Rambling out of the wild west
Leaving the towns I love best
Thought I'd seen some ups and down
'Till I come into New York town
People going down to the ground
Building going up to the sky.
Wintertime in New York town
The wind blowing snow around
Walk around with nowhere to go
Somebody could freeze right to the bone
I froze right to the bone
New York Times said it was the coldest winter in seventeen years
I didn't feel so cold then.
I swung on to my old guitar
Grabbed hold of a subway car
And after a rocking, reeling, rolling ride
I landed up on the downtown side:
I walked down there and ended up
In one of them coffee-houses on the block
Got on the stage to sing and play
Man there said, Come back some other day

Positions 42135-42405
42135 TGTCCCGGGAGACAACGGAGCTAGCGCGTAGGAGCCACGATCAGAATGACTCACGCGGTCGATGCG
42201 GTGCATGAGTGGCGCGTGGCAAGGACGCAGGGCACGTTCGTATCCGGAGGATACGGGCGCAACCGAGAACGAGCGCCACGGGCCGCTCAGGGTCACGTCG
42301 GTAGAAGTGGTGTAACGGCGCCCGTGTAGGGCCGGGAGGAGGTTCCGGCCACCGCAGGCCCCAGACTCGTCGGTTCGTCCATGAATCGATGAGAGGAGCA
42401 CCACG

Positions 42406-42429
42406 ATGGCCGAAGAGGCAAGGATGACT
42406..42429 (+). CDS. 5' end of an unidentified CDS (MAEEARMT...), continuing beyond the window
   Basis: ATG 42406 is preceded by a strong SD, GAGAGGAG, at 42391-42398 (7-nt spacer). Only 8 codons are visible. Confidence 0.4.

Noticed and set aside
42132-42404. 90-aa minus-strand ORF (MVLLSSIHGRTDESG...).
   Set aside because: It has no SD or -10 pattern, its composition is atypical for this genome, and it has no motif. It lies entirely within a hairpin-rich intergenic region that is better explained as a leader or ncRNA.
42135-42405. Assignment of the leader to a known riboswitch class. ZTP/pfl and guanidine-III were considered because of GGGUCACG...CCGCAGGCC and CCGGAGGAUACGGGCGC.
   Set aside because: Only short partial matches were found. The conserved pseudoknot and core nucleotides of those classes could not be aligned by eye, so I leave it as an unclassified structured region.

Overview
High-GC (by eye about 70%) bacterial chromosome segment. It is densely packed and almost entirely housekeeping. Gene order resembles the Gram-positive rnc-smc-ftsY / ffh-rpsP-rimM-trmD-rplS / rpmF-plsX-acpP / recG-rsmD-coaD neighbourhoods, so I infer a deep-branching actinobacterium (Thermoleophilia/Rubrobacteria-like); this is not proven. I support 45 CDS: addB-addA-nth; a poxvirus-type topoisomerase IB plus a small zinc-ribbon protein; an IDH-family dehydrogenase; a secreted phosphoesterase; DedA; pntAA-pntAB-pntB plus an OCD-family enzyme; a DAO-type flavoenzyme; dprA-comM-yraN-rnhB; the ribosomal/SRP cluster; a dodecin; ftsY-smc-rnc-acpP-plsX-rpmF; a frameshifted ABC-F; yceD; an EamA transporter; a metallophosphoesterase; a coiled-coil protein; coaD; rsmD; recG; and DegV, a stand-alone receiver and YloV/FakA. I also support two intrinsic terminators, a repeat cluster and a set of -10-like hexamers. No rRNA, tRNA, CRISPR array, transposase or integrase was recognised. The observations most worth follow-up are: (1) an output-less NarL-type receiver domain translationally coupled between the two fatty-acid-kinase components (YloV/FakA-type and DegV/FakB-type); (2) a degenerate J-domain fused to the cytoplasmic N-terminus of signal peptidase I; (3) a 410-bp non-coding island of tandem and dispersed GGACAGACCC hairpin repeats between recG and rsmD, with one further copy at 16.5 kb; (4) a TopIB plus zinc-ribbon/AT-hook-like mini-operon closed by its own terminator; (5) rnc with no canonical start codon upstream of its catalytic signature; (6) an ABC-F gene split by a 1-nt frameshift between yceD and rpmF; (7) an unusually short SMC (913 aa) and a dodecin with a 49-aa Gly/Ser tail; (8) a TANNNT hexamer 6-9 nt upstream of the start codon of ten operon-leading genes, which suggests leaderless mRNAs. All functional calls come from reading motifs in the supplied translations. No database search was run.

You sound like a hillbilly
We want folksingers here.
Well, I got a harmonica job begun to play
Blowing my lungs out for a dollar a day
I blowed inside out and upside down
The man there said he loved my sound
He was raving about he loved my sound
Dollar a day's worth.
After weeks and weeks of hanging around
I finally got a job in New York town
In a bigger place, bigger money too
Even joined the Union and paid my dues.
Now, a very great man once said
That some people rob you with a fountain pen
It don't take too long to find out
Just what he was talking about
A lot of people don't have much food on their table
But they got a lot of forks and knives
And they gotta cut something.
So one morning when the sun was warm
I rambled out of New York town
Pulled my cap down over my eyes
And heated out for the western skies
So long New York
Howdy, East Orange.